Environment and development
in coastal regions and in small islands
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CSI info 6

EXECUTIVE SUMMARY

The present report outlines the work undertaken by the ‘Coast and Beach Stability in the Caribbean Islands’ (COSALC) project during 1996 and 1997. The project is jointly sponsored by UNESCO under its Environment and Development in Coastal Regions and Small Islands (CSI) endeavour, and the University of Puerto Rico Sea Grant College Program (UPR-SGCP). The three main programme areas for the project are: institutional strengthening, public awareness and education, and the socio-cultural domain. A regional workshop, held in 1996 for the countries/territories involved, provided a forum to discuss beach management issues in the region and to determine specific needs and subject areas within the three main programme areas.

Institutional strengthening activities have concentrated on beach monitoring programmes, utilization of beach change databases in coastal planning, and development of wise management practices. The beach monitoring programmes provide a mechanism for continual training and information transfer as well as a database for management. During 1996-1997, they have been strengthened by the provision of further training and support as well as the supply of new equipment. The status of the individual programmes is reviewed and while no programme is yet self-sufficient, it is hoped that with the provision of new data analysis software, which will include data quality control and analysis procedures, this goal can be achieved in the future in some of the islands.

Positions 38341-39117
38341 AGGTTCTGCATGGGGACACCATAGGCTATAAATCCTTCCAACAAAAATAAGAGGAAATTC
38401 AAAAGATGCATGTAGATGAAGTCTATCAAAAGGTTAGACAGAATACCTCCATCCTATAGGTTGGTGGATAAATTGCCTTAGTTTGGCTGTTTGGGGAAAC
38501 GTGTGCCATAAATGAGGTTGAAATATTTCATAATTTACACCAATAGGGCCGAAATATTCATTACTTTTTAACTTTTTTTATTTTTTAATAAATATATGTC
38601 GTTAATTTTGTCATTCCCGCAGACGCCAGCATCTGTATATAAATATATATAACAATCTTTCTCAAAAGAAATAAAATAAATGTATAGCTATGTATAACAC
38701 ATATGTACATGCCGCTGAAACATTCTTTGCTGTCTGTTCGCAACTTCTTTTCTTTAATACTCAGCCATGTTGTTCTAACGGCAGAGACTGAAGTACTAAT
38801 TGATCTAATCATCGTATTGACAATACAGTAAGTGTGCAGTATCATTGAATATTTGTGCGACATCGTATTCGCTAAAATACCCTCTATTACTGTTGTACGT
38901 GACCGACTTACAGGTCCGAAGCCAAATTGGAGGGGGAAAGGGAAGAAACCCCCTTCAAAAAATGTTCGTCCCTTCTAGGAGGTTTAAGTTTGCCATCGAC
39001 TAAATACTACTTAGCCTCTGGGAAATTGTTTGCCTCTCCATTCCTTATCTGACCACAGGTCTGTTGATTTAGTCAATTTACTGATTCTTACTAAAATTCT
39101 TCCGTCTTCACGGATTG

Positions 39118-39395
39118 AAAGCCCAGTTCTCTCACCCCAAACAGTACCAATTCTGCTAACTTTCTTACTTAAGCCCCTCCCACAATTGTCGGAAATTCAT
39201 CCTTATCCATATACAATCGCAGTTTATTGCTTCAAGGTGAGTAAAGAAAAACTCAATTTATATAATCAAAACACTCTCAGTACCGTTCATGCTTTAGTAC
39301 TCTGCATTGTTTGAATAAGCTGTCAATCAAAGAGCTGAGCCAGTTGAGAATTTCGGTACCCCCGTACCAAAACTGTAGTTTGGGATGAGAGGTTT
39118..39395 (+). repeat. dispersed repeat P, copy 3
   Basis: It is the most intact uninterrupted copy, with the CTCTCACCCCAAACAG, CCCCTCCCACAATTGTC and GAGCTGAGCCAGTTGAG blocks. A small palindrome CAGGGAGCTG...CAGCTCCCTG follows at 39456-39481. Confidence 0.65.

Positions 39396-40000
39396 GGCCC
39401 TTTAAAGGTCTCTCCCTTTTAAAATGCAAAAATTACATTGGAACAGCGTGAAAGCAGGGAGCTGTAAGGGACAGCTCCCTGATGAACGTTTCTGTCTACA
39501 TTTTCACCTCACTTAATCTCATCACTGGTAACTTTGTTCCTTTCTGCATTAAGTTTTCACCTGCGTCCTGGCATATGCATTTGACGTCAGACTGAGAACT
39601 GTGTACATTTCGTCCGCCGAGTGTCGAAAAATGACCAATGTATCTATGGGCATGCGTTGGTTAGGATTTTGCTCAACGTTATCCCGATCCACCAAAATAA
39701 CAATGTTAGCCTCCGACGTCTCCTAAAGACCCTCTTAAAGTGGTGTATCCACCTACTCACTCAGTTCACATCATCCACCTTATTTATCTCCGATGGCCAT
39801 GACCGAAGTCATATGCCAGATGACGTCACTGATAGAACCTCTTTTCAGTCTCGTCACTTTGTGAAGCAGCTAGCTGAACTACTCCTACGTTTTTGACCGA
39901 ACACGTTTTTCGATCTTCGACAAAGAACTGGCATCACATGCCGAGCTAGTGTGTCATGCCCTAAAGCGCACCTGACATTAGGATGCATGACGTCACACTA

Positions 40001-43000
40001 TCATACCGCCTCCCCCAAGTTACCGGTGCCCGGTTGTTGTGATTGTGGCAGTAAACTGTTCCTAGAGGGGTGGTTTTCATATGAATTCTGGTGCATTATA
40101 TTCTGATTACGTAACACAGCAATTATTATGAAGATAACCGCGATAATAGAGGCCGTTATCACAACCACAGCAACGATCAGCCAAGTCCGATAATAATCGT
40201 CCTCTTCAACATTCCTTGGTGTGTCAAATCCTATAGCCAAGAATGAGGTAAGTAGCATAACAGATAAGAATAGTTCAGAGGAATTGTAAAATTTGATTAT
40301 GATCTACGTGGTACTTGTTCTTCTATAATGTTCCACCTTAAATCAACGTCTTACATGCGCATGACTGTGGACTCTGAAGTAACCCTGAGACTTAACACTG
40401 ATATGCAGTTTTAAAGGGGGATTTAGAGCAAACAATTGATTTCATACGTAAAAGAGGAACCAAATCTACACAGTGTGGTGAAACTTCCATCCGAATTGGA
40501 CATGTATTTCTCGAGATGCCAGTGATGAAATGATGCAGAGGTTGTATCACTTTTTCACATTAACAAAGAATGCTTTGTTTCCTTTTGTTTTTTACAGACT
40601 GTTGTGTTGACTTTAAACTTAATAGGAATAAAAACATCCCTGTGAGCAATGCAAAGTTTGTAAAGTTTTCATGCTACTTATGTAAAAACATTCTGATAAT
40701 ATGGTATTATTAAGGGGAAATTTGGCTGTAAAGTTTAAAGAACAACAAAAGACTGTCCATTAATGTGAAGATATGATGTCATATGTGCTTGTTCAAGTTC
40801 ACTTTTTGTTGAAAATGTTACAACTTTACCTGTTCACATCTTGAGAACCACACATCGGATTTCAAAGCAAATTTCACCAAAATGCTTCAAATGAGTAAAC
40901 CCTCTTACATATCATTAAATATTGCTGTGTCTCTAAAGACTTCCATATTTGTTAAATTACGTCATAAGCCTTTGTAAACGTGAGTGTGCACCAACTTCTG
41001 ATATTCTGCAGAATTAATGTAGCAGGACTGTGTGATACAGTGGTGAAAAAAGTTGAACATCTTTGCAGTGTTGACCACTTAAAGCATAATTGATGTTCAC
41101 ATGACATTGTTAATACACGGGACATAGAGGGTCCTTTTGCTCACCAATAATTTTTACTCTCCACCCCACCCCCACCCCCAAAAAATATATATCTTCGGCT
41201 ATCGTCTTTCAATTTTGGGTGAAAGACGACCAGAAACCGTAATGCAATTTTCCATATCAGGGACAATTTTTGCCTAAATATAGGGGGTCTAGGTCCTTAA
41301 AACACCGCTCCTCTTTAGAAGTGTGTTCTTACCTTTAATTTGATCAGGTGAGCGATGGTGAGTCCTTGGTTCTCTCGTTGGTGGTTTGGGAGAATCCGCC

The beach change databases have been used in the assessment of the 1989 and 1995 hurricanes, which affected the eastern Caribbean islands, as well as in the review of coastal planning applications in specific islands. Wise management practices have concentrated on designing a methodology for coastal development setbacks such that beaches, as well as coastal infrastructure, can be conserved. Specific islands are being assisted with the design and implementation of new coastal development setback guidelines.

Public awareness activities have concentrated on the development of awareness materials (pamphlets, slide presentations, posters, coastal erosion handbook) for use within the islands. Future activities will focus on the provision of training in the preparation of video clips which it is hoped can be used to get information on beach management issues out to the public.

Within the socio-cultural domain, the project conducted an assessment of the social and cultural components of beach management in the islands. Key areas of concern were beach access and user conflicts. Another initiative focused on the incorporation of the beach change database into an environmental indicator to be used alongside traditional economic indicators to assess a country/territory’s development.

Future activities will focus on ensuring the continuity and self-sufficiency of the beach monitoring programmes, the development of new beach analysis software, the use of video clips as a medium for awareness, and the implementation of wise management practices. The geographical scope of the project will also be expanded to include the U.S. Virgin Islands.

Against a background of natural forces such as hurricanes, increasing development adjacent to beaches, and the continued growth and economic dependence on the tourism industry, there is a need to strengthen the islands’ capabilities to effectively manage their beach resources.

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